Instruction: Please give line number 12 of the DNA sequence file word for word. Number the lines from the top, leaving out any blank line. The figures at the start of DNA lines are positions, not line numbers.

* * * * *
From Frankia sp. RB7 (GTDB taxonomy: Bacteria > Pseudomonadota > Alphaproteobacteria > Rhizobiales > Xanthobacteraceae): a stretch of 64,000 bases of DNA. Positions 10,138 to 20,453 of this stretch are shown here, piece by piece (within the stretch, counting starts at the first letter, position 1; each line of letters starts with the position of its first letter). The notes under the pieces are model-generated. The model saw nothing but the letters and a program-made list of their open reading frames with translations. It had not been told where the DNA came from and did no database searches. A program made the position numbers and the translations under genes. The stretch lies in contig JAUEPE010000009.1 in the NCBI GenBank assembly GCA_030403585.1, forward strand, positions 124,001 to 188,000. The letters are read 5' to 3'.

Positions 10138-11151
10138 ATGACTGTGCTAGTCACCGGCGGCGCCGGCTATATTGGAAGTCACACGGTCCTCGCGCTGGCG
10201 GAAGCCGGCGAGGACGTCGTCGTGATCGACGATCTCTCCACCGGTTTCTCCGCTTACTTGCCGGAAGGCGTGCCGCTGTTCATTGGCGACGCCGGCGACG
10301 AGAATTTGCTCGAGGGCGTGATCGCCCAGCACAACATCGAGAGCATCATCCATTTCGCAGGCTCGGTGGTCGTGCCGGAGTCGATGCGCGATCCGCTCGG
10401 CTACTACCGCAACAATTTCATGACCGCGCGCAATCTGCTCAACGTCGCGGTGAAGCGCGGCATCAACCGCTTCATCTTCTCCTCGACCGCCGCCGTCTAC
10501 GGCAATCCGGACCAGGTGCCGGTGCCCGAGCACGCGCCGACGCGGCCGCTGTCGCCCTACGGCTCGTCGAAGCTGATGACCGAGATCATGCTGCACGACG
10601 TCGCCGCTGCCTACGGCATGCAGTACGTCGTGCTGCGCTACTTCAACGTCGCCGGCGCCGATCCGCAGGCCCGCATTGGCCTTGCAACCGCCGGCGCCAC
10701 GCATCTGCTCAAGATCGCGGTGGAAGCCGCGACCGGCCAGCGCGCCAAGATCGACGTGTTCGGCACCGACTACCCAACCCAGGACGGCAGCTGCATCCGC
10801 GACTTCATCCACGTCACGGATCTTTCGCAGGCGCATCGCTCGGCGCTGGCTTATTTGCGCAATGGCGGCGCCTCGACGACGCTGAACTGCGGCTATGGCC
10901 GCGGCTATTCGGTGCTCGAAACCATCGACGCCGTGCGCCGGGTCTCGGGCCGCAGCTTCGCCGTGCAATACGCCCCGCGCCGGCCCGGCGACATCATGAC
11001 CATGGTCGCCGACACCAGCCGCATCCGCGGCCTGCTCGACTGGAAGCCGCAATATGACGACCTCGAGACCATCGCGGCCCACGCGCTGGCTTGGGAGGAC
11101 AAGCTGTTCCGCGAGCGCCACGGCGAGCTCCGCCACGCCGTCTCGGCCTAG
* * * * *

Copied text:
11001 CATGGTCGCCGACACCAGCCGCATCCGCGGCCTGCTCGACTGGAAGCCGCAATATGACGACCTCGAGACCATCGCGGCCCACGCGCTGGCTTGGGAGGAC